Sarah’s hands are cold. Sweat gleams on her forehead. «Shit. I can’t do this.» It’s shortly before mid-day. Six hours to go. Six hours until she stands before the audience in a black evening dress and says «I still remember exactly how, on granddad’s dinner table, I found a piece of paper that made me curious.»
For now, the dress is still on its clothes hanger. She’s worried it will be too tight. If her grandfather had had his way, she would have been wearing the long brown dress. «Or my grandmother’s old Sennechutteli,» a traditional Swiss farming shirt. She sits, has another mouthful of coffee, milk and sugar and lights a cigarette. Her grandfather’s ideas: So often different to her own. Despite this, Sarah has spent the last three years visiting him at home every week, sitting and listening, and writing his life story for him.
November 2012. Sarah has recently turned thirty-three. Today, like every Tuesday, she is visiting her grandfather. He cooks lunch. Sarah sits at the dining table between heavy, old wood furniture. On the table are boxes, letters, writing paraphernalia, a leather suitcase full of old paper, collectors’ stamps, note pads, paper clips, a magnifying glass. In amongst it all, a sheet of paper, hand-written. She reads. The words seem randomly thrown together, the sentences without beginning or end. She asks what it is. «My life,» he answers. Sarah doesn’t understand. He opens a large box. Inside, a thousand A4 sheets, inscribed in thick black felt-tip pen. Fragments of almost a century. Her grandfather as a child in the Zurich of the 1920s, as a member of the national defence during the Second World War or as a hotel chef in the Metropole in Bern. Memories of childish pranks, of his beloved Bündnerland in eastern Switzerland and of his «Darling», Sarah’s grandmother. He says he’s writing a book, his biography. Sarah surveys the chaos, thinks of the confused sentences. It will never happen at this rate. A moment later she hears herself saying: «I don’t know anything about writing books, but you know what, I’ll write it for you.» Today she says: «If I’d only known then what I was getting into!»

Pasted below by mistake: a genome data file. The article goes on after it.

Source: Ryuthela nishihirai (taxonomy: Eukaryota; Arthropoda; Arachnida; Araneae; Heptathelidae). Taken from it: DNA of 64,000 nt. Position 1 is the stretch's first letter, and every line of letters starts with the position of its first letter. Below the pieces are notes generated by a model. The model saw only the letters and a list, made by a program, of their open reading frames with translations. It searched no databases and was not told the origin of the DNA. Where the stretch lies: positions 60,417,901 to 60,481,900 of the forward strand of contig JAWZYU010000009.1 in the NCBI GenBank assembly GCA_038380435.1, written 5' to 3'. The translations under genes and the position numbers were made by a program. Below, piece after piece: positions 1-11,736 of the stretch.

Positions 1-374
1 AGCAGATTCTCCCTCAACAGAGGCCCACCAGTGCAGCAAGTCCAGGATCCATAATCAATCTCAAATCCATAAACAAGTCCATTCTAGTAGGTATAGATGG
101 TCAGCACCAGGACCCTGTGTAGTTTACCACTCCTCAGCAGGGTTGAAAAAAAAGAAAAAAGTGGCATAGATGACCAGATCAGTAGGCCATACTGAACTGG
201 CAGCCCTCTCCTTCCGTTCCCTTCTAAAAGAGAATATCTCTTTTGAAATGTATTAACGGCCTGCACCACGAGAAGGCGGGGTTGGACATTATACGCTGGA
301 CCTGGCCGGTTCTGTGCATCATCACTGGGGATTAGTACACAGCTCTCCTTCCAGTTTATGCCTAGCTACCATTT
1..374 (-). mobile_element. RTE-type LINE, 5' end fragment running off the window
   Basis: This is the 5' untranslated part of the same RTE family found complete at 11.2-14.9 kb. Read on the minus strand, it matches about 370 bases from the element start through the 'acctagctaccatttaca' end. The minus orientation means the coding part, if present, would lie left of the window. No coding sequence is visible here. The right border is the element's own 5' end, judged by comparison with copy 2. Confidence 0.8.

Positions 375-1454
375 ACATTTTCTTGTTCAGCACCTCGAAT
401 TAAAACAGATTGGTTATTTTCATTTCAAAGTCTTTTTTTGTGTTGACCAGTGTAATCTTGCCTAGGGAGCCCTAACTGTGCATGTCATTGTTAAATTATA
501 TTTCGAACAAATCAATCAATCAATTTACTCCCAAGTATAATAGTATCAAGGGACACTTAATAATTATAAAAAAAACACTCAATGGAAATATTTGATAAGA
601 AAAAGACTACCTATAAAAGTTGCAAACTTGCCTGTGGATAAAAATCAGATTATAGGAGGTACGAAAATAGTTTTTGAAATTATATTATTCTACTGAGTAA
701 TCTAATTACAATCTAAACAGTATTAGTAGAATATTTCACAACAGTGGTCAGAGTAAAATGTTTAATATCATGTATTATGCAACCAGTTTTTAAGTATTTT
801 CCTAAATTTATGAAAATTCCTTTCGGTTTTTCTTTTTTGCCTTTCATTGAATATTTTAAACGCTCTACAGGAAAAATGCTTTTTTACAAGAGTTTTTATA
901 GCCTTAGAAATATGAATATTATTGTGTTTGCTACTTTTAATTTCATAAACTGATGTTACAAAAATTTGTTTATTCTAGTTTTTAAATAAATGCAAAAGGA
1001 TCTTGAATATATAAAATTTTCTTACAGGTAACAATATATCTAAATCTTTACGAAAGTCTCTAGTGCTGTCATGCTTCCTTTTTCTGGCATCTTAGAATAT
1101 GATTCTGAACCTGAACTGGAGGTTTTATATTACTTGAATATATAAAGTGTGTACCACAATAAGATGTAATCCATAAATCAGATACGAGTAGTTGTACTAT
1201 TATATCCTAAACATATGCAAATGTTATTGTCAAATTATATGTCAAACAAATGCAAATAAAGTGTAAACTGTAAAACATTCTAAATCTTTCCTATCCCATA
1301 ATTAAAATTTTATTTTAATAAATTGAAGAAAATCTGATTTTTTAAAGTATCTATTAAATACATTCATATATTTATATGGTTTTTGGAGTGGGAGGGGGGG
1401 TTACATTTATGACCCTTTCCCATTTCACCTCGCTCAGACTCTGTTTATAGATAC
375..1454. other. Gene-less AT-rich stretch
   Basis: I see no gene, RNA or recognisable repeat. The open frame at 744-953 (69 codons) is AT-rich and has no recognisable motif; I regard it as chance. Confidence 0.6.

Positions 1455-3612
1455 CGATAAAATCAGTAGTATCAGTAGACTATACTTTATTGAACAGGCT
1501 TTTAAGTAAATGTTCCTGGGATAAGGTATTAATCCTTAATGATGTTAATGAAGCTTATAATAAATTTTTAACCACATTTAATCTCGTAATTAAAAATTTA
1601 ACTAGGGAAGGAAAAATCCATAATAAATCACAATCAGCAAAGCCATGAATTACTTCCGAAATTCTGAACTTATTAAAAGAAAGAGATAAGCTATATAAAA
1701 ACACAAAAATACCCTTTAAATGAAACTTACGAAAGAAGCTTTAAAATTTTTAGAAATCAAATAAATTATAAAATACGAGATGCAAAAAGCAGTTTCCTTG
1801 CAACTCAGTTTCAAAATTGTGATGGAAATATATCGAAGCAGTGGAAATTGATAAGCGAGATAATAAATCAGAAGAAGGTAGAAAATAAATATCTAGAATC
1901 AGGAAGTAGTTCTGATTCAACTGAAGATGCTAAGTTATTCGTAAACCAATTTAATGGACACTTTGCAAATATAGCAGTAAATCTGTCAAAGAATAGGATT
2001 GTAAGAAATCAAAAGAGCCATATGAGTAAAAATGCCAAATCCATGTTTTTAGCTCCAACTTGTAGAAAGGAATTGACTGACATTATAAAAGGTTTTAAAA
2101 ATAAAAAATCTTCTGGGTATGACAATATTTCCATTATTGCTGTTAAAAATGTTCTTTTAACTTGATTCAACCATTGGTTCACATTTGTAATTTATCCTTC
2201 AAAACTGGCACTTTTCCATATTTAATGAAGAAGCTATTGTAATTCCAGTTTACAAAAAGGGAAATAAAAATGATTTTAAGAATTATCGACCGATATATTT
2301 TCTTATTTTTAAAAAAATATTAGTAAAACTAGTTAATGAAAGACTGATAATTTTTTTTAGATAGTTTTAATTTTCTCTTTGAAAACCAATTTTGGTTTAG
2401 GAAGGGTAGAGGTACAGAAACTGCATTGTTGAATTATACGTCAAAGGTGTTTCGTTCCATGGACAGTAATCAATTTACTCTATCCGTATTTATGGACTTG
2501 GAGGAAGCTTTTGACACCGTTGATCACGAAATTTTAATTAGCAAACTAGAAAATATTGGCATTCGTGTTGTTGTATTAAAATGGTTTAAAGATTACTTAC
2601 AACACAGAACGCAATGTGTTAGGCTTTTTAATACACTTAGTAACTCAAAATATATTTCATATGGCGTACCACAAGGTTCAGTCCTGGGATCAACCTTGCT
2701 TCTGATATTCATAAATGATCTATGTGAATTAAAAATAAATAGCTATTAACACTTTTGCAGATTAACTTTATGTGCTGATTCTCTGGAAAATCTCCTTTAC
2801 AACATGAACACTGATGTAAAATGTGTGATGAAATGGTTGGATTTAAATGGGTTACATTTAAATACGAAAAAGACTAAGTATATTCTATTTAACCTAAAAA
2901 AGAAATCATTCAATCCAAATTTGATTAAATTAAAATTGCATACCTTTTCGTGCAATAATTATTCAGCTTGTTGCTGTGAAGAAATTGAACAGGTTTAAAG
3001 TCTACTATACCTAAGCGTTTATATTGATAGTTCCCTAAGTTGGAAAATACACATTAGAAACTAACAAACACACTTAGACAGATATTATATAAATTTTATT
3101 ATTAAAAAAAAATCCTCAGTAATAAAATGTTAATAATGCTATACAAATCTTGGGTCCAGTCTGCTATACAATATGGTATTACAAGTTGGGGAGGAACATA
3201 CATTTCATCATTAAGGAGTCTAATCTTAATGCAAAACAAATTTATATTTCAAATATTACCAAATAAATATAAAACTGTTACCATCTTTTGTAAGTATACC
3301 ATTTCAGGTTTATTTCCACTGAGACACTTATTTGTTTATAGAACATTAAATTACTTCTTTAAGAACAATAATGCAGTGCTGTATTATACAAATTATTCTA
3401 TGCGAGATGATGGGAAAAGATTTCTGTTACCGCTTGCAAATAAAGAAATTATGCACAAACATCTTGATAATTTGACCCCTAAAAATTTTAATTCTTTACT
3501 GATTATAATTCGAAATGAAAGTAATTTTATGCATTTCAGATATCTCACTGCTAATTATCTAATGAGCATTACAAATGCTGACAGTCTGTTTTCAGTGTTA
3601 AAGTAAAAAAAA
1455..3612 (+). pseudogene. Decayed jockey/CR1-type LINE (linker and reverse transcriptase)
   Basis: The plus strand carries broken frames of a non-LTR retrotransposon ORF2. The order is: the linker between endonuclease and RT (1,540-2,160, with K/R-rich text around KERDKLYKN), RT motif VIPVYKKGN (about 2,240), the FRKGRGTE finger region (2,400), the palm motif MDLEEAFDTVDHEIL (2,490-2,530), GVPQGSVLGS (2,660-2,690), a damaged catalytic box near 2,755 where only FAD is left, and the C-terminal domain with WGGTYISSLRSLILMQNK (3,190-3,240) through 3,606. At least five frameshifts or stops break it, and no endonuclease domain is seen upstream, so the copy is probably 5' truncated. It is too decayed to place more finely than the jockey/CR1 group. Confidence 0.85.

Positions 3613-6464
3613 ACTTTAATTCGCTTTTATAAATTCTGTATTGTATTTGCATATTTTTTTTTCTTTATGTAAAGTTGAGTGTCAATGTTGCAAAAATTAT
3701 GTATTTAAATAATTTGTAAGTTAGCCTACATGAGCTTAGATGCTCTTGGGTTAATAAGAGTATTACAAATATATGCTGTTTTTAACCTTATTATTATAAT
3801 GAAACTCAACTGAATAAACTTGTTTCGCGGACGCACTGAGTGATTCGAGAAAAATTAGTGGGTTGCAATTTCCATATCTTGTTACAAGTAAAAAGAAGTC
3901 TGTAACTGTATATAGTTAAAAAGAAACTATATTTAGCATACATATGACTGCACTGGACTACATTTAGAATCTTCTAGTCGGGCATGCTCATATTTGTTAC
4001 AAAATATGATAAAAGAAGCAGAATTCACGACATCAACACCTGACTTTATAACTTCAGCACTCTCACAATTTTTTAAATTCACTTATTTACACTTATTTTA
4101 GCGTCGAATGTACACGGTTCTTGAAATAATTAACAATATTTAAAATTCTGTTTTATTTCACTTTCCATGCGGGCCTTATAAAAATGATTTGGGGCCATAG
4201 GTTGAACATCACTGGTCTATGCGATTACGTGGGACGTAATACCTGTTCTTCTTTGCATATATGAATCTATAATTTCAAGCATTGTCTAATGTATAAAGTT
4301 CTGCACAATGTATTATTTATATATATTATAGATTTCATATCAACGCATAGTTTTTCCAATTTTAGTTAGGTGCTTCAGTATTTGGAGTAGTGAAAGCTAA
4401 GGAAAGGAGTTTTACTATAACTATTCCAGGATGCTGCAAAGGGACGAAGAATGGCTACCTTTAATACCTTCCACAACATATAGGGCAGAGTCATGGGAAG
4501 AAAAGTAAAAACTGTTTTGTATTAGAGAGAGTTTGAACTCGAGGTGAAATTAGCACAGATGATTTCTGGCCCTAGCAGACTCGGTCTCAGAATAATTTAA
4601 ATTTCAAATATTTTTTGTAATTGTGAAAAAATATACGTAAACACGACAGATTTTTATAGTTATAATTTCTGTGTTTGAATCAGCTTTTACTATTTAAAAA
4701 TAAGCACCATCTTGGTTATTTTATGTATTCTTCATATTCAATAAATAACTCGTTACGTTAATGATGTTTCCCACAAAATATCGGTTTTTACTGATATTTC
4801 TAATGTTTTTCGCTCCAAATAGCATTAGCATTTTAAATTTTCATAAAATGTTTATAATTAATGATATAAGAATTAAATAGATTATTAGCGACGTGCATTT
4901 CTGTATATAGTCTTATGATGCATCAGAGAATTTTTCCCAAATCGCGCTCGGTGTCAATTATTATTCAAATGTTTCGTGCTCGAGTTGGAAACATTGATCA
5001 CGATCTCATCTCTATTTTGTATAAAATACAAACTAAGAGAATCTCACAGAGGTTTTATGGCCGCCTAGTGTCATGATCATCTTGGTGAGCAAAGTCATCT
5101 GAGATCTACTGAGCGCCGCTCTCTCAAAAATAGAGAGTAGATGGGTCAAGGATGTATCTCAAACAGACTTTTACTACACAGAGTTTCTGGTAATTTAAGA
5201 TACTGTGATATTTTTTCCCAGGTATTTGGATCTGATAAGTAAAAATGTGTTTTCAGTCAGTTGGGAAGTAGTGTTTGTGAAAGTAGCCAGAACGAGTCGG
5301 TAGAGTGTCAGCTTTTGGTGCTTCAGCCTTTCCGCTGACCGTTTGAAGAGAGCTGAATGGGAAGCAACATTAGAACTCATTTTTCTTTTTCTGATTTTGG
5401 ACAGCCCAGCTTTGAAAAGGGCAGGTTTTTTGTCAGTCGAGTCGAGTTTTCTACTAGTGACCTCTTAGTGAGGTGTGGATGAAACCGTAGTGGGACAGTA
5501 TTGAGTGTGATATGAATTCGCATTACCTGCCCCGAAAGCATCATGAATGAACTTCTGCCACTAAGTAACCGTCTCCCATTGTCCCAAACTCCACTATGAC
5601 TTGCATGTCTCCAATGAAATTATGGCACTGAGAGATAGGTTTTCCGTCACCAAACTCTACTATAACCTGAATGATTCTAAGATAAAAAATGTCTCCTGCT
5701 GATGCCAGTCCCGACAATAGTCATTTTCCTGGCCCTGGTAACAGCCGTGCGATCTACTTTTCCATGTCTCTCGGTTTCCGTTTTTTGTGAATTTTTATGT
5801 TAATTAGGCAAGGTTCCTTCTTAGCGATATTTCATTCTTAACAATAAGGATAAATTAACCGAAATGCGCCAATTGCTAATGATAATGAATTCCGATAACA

She fishes the book from her messenger bag. Alex Werthmüller’s biography «Mein Lebensmosaik», My Life Mosaic, comprises almost 600 pages. Tonight it is being presented to the public. Five hours to go.
Sarah needs to get out, get down to the lake, to eat something at the Rote Fabrik, a cultural centre on the shore of Lake Zurich. She won’t feel like eating much later anyway. Later, at the reception, she wants to talk about how the book was written. About how much she learned about grandfather’s life and how she got to know him and herself in a new way. But she is still reluctant, unsure whether she will be able to find the right words. She wants to talk about the inner battle she fought in the last few years, because she wrote some things in a way that she would never say herself. About the chasm, that sometimes seemed unbridgeable, between her grandfather’s views and her own. «I can remember times when I wasn’t sure if I could really do it. If I’d manage to write the book according to his wishes.» For example, the «Great Unknown» that her grandfather dedicates his book too. He says later that he isn’t religious, but he has faith. For Sarah, it’s one and the same. She doesn’t believe in the Unknown or God. She also doesn’t think that anyone or anything is protecting her or guiding her through life. In fact, she often feels overwhelmed by life. There are times when she hardly has the strength to face the day. Four more hours.